Codes: K - kernel route, C - connected, S - static, R - RIP, O - OSPF,
       I - ISIS, B - BGP, > - selected route, * - FIB route

C>* 127.0.0.0/8 is directly connected, lo
O   192.168.1.0/24 [110/10] is directly connected, eth0, 00:25:42
C>* 192.168.1.0/24 is directly connected, eth0
O   192.168.15.0/24 [110/10] is directly connected, dummy0, 00:25:42
C>* 192.168.15.0/24 is directly connected, dummy0
O>* 192.168.115.0/24 [110/20] via 192.168.1.11, eth0, 00:02:24
  *                           via 192.168.1.12, eth0, 00:02:24

We can see that if this router wants to contact R2, it has learned a multipath route with OSPF and can then sends its packets through V1 or V2, as expected. Here is the routing table of V3:

V3# show ip route
Codes: K - kernel route, C - connected, S - static, R - RIP, O - OSPF,
       I - ISIS, B - BGP, > - selected route, * - FIB route

K>* 0.0.0.0/0 via 1.1.1.10, eth1
C>* 1.1.1.0/24 is directly connected, eth1
C>* 127.0.0.0/8 is directly connected, lo
O   192.168.15.0/24 [110/20] via 192.168.101.14, eth0, 00:04:26
B>* 192.168.15.0/24 [20/20] via 192.168.1.11 (recursive via 1.1.1.10), 00:07:16
O   192.168.101.0/24 [110/10] is directly connected, eth0, 00:07:30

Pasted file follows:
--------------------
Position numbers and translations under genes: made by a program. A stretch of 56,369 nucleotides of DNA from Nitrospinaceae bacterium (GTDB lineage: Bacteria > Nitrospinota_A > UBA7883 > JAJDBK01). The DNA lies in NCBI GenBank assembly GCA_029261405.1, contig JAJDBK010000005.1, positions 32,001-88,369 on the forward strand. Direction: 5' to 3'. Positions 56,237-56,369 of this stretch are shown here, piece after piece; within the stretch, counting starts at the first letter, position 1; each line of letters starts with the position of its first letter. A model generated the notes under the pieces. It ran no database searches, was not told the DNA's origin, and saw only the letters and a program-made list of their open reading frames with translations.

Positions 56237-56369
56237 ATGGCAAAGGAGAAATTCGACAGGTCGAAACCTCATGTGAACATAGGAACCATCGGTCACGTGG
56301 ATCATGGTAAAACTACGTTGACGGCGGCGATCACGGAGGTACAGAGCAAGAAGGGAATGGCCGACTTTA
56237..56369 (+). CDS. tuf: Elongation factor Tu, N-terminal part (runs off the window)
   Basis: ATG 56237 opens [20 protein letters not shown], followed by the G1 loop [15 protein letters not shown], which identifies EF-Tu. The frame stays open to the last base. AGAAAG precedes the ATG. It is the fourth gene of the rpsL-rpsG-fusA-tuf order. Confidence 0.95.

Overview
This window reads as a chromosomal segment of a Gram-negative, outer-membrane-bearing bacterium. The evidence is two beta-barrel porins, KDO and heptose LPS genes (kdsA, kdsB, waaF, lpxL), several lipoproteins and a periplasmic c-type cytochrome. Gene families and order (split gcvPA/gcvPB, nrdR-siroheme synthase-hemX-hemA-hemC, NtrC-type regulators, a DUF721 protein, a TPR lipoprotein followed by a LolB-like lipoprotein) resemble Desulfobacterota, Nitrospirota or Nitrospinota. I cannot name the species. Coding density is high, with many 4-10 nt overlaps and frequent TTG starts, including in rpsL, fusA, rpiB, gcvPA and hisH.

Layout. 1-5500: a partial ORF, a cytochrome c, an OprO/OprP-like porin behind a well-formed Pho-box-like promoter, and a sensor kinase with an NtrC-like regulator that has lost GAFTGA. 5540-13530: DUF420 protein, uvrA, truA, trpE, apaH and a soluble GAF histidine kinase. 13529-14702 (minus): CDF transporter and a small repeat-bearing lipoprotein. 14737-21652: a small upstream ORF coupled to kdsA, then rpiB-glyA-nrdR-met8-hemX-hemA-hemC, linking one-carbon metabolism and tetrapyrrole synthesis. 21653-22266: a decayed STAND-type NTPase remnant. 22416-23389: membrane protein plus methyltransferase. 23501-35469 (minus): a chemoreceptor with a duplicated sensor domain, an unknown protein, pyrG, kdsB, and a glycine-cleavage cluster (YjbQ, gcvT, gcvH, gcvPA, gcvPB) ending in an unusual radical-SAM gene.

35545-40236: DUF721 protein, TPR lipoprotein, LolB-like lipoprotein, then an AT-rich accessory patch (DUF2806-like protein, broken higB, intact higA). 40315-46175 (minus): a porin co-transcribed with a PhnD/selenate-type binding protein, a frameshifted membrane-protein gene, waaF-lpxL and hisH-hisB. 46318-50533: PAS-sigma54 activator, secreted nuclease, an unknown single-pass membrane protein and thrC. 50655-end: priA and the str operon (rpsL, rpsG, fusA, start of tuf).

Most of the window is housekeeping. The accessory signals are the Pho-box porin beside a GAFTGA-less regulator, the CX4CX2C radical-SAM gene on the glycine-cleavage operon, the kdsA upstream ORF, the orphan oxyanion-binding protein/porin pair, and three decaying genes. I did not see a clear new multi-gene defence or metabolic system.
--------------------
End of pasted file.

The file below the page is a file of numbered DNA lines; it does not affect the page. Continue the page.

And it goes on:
C>* 192.168.101.0/24 is directly connected, eth0
O>* 192.168.115.0/24 [110/20] via 192.168.101.10, eth0, 00:07:18

We see that to contact R1, V3 knows two routes. One with BGP through the VPN. This is the one that will be used. The other one is through V4 but will not be used unless the BGP route is lost.

We can ping R2 from R1:

R1# ping -I 192.168.15.1 192.168.115.1
PING 192.168.115.1 (192.168.115.1) from 192.168.15.1 : 56(84) bytes of data.
Warning: time of day goes back (-459129us), taking countermeasures.
64 bytes from 192.168.115.1: icmp_req=1 ttl=62 time=1.10 ms

Let’s suppose we break the link between V1 and the “Internet” (using ip link set down eth1 on V1). The previous multipath route on R1 is now a single route through V2. Moreover, V3 has lost its BGP route to V1 and is now using its OSPF route through V4:

V3# show ip route
Codes: K - kernel route, C - connected, S - static, R - RIP, O - OSPF,
       I - ISIS, B - BGP, > - selected route, * - FIB route

K>* 0.0.0.0/0 via 1.1.1.10, eth1
C>* 1.1.1.0/24 is directly connected, eth1
C>* 127.0.0.0/8 is directly connected, lo
O>* 192.168.15.0/24 [110/20] via 192.168.101.14, eth0, 00:10:13
O   192.168.101.0/24 [110/10] is directly connected, eth0, 00:13:17
C>* 192.168.101.0/24 is directly connected, eth0
O>* 192.168.115.0/24 [110/20] via 192.168.101.10, eth0, 00:13:05

We could enhance the resiliance of such a setup by adding a dedicated link between V1 and V2 and between V3 and V4 and running OSPF on this link (or iBGP). This would allow us to support several outages on our network.

Conclusion§

The script used to setup this lab can be adapted to setup other labs with little effort. Please, note that it depends on the configuration of your environment. However, the whole lab is contained in a single directory and is very small. You can email it to your friends or publish it on GitHub.

It can also be extended to support Dynagen to include some Cisco equipments in your lab (for example, to experiment with VRF or MPLS).